Disability Eugenics Forced Sterilization Japan

Bill eyed in April to widely redress forced sterilization victims

“The bill will offer an apology and a lump-sum payment of at least 3 million yen ($27,000) to each of the victims, even those without surgical records.”

Kyodo News reprinted in The Mainichi

March 1st 2019

TOKYO — Japan’s ruling and opposition parties finalized Friday a joint bill that would provide redress to victims of forced sterilization decades ago under a now-defunct eugenics law, aiming to submit it to the Diet and put it into force in April.

The bill will offer an apology and a lump-sum payment of at least 3 million yen ($27,000) to each of the victims, even those without surgical records.

The eugenics protection law, which was in place from 1948 to 1996, authorized the sterilization of people with intellectual disabilities, mental illness or hereditary disorders to prevent births of “inferior” offspring. Originally, it was a measure to control the population during a postwar food shortage.

About 25,000 people with disabilities were sterilized under the law, including some 16,500 who were operated on without their consent, according to the health ministry and the Japan Federation of Bar Associations.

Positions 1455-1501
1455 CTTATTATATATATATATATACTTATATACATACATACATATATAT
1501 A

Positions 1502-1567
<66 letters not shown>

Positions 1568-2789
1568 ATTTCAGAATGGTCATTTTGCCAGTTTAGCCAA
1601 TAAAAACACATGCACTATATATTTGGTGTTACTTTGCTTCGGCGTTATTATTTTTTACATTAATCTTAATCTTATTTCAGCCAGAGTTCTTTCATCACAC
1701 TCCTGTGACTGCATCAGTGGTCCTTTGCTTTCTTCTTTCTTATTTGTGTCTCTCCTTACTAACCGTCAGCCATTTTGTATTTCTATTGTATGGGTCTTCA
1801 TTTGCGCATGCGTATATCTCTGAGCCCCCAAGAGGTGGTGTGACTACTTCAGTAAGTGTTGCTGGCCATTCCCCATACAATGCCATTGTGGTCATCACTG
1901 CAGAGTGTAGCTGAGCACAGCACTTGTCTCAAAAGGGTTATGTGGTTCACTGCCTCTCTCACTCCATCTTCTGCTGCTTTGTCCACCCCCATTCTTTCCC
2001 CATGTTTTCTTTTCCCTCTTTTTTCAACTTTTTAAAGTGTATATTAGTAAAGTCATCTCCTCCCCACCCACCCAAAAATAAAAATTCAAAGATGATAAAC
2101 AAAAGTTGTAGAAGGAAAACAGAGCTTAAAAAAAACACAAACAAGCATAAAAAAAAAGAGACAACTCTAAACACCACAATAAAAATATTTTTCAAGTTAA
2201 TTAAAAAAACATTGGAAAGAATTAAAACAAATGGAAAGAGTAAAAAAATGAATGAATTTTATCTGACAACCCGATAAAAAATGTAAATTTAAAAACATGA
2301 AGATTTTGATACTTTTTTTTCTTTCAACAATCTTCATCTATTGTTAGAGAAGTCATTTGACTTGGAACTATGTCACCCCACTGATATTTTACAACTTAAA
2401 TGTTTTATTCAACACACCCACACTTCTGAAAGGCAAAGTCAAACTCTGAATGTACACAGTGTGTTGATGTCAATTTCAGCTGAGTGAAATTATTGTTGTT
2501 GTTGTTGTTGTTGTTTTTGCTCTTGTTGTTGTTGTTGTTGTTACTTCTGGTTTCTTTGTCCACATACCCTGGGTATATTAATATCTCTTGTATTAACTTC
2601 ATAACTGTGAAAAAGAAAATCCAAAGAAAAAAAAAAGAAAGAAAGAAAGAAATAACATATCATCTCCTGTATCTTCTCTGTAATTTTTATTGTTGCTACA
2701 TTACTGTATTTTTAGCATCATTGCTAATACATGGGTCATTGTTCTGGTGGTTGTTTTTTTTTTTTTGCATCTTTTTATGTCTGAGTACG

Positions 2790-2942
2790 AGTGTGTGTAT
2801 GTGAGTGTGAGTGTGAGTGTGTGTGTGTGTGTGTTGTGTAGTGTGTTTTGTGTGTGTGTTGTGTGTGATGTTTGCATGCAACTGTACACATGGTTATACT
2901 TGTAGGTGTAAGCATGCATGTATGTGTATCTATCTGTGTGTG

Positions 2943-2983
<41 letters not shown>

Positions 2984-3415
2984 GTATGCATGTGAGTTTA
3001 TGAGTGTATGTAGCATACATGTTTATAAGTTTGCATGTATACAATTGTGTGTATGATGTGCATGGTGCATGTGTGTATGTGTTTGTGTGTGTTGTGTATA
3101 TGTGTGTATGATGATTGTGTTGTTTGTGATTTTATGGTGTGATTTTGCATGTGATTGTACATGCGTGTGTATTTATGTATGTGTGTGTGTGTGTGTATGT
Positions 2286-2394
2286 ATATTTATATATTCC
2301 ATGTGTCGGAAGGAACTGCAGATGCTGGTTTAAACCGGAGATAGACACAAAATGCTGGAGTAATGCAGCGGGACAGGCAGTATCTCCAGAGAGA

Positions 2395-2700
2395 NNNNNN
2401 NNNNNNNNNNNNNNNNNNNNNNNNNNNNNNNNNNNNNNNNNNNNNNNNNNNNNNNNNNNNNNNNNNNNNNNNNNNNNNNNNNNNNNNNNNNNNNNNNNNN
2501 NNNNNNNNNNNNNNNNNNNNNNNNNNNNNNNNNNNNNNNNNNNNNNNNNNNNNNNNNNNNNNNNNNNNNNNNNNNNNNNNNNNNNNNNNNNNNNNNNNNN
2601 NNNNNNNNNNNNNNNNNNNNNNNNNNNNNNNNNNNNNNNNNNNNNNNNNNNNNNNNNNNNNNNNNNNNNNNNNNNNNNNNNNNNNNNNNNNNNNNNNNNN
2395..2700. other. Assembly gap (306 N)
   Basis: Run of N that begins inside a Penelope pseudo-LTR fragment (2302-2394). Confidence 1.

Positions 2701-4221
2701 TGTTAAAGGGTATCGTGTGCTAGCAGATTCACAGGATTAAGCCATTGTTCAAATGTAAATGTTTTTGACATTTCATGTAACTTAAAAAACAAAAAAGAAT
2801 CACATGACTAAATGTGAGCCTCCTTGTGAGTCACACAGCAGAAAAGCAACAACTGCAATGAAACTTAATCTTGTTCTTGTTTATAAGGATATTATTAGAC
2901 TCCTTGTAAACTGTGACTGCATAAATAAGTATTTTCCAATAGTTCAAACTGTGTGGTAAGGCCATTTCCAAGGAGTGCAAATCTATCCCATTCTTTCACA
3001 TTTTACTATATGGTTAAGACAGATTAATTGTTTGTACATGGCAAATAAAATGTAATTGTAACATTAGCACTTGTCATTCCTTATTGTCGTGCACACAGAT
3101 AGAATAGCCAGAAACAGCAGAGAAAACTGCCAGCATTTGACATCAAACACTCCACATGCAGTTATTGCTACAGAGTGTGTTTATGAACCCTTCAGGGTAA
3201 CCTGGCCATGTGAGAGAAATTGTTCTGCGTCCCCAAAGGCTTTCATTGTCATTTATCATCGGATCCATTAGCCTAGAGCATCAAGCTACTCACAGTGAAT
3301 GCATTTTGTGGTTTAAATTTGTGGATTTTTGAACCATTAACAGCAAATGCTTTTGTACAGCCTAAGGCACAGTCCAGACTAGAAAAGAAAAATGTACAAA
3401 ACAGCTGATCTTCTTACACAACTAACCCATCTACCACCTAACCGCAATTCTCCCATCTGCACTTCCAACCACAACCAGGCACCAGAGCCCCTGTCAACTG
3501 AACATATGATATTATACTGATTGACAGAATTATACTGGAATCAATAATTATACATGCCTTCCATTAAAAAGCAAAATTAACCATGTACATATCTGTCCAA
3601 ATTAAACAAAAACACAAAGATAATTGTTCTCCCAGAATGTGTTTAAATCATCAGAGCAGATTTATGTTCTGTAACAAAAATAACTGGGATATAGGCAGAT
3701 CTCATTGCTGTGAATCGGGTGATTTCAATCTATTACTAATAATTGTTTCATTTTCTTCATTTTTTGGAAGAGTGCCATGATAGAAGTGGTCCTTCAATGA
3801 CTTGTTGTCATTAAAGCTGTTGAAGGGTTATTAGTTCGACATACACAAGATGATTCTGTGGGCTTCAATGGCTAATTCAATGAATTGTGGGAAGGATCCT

The bill will have a preamble that reads: “We sincerely reflect on and deeply apologize for the great physical and mental suffering” that was inflicted, but it will not go as far as victims wanted, which was for there to be a clear mention of “the state.”

A series of damages suits have been filed against the state nationwide, but the government has claimed in court that forced sterilization was legal at the time under the law, demanding dismissal of compensation claims.

Under the envisioned bill, the compensation will be paid to victims, including those who agreed to undergo surgery, but not to their spouses.

As there are many cases in which victims do not have direct records of having been sterilized, the bill stipulates the launch of a committee composed of medical experts in the health ministry to certify their status.

The committee will examine indirect evidence, including circumstantial records of surgery, doctors’ opinions on post-operative scars, and testimony from the victims themselves and staff at facilities where they stayed.

In order that discrimination against persons with disabilities is never repeated, the bill will include a plan for the Diet to conduct a fact-finding survey on the background to the issues related to the eugenics protection law.

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